Adherence to all Regulations Governing the J Visa

The Bureau of Educational and Cultural Affairs is placing renewed emphasis on the secure and proper administration of Exchange Visitor (J visa) Programs and adherence by grantees and sponsors to all regulations governing the J visa. Therefore, proposals should demonstrate the applicant's capacity to meet all requirements governing the administration of Exchange Visitor Programs as set forth in 22 CFR 6Z, including the oversight of Responsible Officers and Alternate Responsible Officers, screening and selection of program participants, provision of pre-arrival information and orientation to participants, monitoring of participants, proper maintenance and security of forms, record-keeping, reporting and other requirements.

The Grantee will be responsible for issuing DS-2019 forms to participants in this program. A copy of the complete regulations governing the administration of Exchange Visitor (J) programs is available at or from: United States Department of State, Office of Exchange Coordination and Designation, ECA/EC/ECD-SA-44, Room 734, 301 4th Street, SW., Washington, DC 20547, Telephone: (202) 401-9810, Fax: (202) 401-9809.

Review Process

The Bureau will acknowledge receipt of all proposals and will review them for technical eligibility. Proposals will be deemed ineligible if they do not fully adhere to the guidelines stated herein and in the Solicitation Package. All eligible proposals will be reviewed by the program office. Eligible proposals Start Printed Page 13755will be subject to compliance with Federal and Bureau regulations and guidelines and forwarded to Bureau grant panels for advisory review. Proposals may also be reviewed by the Office of the Legal Adviser or by other Department elements. Final funding decisions are at the discretion of the Department of State's Assistant Secretary for Educational and Cultural Affairs. Final technical authority for assistance awards resides with the Bureau's Grants Officer.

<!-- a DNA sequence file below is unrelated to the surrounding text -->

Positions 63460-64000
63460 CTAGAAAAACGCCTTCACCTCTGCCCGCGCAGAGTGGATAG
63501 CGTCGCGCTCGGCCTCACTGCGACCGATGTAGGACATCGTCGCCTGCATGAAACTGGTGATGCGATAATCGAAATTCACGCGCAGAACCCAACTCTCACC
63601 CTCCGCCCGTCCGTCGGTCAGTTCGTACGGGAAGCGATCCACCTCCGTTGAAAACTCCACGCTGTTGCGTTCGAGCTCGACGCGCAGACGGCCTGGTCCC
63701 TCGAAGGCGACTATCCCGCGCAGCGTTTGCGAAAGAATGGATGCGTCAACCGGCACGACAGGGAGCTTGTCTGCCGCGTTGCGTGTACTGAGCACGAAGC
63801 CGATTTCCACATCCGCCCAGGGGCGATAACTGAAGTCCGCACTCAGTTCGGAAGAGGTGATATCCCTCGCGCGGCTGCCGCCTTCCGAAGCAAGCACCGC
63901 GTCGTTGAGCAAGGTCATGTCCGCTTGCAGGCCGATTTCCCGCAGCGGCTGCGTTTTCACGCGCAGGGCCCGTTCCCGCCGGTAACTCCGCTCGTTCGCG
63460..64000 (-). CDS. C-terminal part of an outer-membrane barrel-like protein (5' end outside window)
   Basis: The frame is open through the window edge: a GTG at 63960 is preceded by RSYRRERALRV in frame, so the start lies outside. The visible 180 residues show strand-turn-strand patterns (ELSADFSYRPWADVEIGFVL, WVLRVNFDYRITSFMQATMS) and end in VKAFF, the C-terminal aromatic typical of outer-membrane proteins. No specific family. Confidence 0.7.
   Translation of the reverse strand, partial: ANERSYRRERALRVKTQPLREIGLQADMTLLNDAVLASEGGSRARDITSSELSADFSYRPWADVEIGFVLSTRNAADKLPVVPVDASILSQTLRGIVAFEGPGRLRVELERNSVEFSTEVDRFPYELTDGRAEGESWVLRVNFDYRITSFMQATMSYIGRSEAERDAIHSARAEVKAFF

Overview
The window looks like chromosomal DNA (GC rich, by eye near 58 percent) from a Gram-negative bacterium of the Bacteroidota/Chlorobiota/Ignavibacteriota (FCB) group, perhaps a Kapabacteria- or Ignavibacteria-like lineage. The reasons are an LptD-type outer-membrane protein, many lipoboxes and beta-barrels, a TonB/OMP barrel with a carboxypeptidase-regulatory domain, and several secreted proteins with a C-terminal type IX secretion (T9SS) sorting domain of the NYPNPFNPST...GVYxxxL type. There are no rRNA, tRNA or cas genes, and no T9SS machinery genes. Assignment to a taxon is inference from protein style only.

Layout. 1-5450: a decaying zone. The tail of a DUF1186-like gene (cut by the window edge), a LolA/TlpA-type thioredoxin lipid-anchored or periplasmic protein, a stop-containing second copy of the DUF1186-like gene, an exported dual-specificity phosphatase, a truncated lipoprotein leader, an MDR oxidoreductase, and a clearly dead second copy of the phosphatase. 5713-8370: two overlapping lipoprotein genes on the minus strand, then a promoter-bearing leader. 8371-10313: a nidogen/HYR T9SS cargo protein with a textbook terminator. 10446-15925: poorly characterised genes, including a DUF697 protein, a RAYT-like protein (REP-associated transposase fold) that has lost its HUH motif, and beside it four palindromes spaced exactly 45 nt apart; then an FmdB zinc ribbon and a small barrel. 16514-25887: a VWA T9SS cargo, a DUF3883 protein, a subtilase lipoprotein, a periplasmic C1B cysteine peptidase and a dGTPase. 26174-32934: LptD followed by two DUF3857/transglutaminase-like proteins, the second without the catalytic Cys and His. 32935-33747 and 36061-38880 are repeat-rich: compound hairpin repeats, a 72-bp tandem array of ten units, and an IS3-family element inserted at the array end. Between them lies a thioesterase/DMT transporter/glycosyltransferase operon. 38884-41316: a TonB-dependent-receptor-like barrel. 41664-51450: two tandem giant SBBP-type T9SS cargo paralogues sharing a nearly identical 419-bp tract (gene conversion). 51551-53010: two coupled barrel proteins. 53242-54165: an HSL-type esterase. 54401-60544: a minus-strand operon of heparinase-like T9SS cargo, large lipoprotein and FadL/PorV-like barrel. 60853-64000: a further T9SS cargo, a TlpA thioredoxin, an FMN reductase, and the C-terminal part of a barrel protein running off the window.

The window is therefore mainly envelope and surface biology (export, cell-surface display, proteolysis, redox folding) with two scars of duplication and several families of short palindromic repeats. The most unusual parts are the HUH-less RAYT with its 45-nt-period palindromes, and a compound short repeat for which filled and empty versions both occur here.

Review Criteria

Technically eligible applications will be competitively reviewed according to the criteria stated below. These criteria are not rank ordered and all carry equal weight in the proposal evaluation:

1. Quality of the program idea: Proposals should exhibit originality, substance, precision, and relevance to the program goals and mission. The proposal should demonstrate understanding of the South Pacific nations and of the needs of students from the region as related to the program goals.

2. Program planning: Detailed agenda and relevant work plan should demonstrate substantive undertakings and logistical capacity. Agenda and plan should adhere to the program overview and guidelines described above. Each component of the program should be addressed.